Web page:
The Gone Dead is both an enthralling thriller and a soulfully lyrical novel that explores racial tensions in the Mississippi delta. Billie James’ return to the town where her poet father died when she was four turns deadly when she starts asking questions. The Gone Dead feels like a marriage of Jesmyn Ward’s Salvage the Bones and Greg Iles’ Natchez Burning trilogy. Exquisite pacing, characters with distinct and true voices, and a sense of urgency underscore Benz’s remarkable talent for bringing themes of justice, loss, and lack of hope to light. It's difficult to believe that this is a debut novel. Benz's success with multiple points of view makes this reader want to dive into her short stories. G/GPR/GS, BC

Heaven, My Home by Attica Locke
Heaven, My Home takes place in east Texas where Texas Ranger Darren’s mother is blackmailing him as he, an African-American, has been sent to make a case against the Aryan Brotherhood in a rural area. The 9-year-old son of an imprisoned Brotherhood member is missing and his family thinks an old black man who owns the land they rent killed him. Darren’s demons and the distrust of the whites in the community toward African-American law enforcement aren’t helping him do his intended sleuthing. Locke’s Highway 59 series is exceptional for character development, pacing, and intrigue. This sequel to the 2017 Edgar winner, Bluebird, Bluebird, can be read as a stand-alone, but I suggest reading Bluebird first. CC/SN, BC

Lady in the Lake by Laura Lippmann 
Lady in the Lake is set in 1965 Baltimore where 37-year-old Maddie, a white suburbanite, leaves her husband to pursue a life as a newspaper reporter. She’s consumed by the death of Cleo, a black cocktail waitress whose body was found in a city park lake. Maddie also secretly sees a black policeman and fights racism, classism, and sexism. This book is simply phenomenal and every character is developed fully. Lippman may have another Edgar winner in this one. It's that good. CC/PP/SN, BC

The Lewis Trilogy by Peter May (The Black House 2012, The Lewis Man 2014, and The Chess Man 2015) I'm cheating by including all three in this series, but I think everyone who reads The Black House will immediately want to read the others as I did.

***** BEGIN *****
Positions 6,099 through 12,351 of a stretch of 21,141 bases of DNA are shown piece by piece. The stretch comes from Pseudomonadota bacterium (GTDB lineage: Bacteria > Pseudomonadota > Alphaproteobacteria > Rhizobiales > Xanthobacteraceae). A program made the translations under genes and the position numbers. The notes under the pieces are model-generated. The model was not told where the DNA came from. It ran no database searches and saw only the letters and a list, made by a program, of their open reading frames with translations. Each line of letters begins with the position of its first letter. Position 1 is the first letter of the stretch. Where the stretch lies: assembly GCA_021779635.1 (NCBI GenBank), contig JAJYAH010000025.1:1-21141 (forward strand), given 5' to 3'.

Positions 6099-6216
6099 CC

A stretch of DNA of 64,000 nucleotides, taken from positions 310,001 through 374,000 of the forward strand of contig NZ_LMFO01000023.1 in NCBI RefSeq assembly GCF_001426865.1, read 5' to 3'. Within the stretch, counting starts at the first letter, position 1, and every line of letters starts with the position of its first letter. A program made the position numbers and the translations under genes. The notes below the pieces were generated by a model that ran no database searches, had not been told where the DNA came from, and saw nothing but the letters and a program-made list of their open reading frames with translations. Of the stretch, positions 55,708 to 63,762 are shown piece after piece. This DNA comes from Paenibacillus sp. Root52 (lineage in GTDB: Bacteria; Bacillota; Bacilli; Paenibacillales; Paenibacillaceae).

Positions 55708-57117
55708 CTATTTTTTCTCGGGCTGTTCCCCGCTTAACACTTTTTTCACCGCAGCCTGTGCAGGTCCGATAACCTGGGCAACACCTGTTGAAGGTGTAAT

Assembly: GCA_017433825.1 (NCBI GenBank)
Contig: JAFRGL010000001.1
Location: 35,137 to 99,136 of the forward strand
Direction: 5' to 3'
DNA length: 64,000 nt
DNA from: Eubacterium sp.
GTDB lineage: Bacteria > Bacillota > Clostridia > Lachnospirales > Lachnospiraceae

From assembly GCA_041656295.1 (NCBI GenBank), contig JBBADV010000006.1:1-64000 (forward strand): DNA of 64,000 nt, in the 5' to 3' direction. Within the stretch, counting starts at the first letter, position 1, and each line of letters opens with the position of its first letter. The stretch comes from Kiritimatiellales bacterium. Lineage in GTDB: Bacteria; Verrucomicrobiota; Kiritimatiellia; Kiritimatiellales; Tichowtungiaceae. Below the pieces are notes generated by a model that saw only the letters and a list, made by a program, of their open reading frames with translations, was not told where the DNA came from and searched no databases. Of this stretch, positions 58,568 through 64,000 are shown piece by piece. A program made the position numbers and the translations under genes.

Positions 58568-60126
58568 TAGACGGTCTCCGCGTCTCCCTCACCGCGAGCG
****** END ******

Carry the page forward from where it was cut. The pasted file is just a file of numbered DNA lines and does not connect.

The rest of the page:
The Black House by Peter May is the first in the Lewis trilogy set in Scotland’s Outer Hebrides. Fin, who’s recently lost his only son in a tragic accident is sent to the Isle of Lewis where he grew up to investigate a horrific murder that may be connected to an earlier killing on the mainland. Revisiting the tragic events of his childhood isn’t helpful to Fin's healing. Terrific pacing and a stellar beginning to an engrossing series from a writer who writes hauntingly chilling tales! CC/GPR/SBP (2012)

The Lewis Man by Peter May, the second in the Lewis trilogy, returns Fin to the Outer Hebrides. He’s no longer a Chief Inspector so he decides to try to repair his parents’ home and his former friendships. His plans are interrupted when a long-buried body is found in a peat bog and he traces clues to find the killer. The second entry in the series is just as exceptional as the first. These gripping psychological tales offer a chilling escape. CC/GPR/SBP (2014)

The Chess Men by Peter May, the third entry in the Lewis trilogy,
features Fin’s return to his childhood home as the head of security at a local fishing and hunting estate. When the wreckage of a plane lost in a long-ago crash surfaces, Fin confronts a childhood friend and his past with a renowned band. The setting is dramatic and haunting. CC/GPR/SBP (2015)

Miracle Creek by Angie Kim 
Miracle Creek is a courtroom drama featuring Korean immigrants in Miracle Creek, VA where they have a hyperbaric oxygen therapy center (HBOT) they call the Miracle Submarine. Clients sealed in the HBOT breathe pure oxygen to cure autism, infertility and other problems. When the book opens, two people have died and four have been seriously injured when the capsule burned. The mother of an autistic boy who died is charged with his murder, but so much more happens. Immigration, loyalty, family, and morality are on view in this page-turner. CC/SN, BC

The Mother-in-Law by Sally Hepworth 

The Mother-in-Law is a clever page-turner that will leave readers thinking about relationships and the impact of family bonds. Lucy’s mother-in-law, Diana, wasn’t all that impressed with her son’s choice in brides. After five years, Diana is a wonderful grandmother who helps women immigrants assimilate in Australia and Lucy still tries to please her. After Diana is found dead with a suicide note nearby, several unanswered questions remain. What happened? Why? The ingenious revealing of the clues is both smart and compelling. GPR/SBP, BC

Credit and thanks to Illinois College, Jacksonville, IL for the arresting image of Edgar Allen Poe.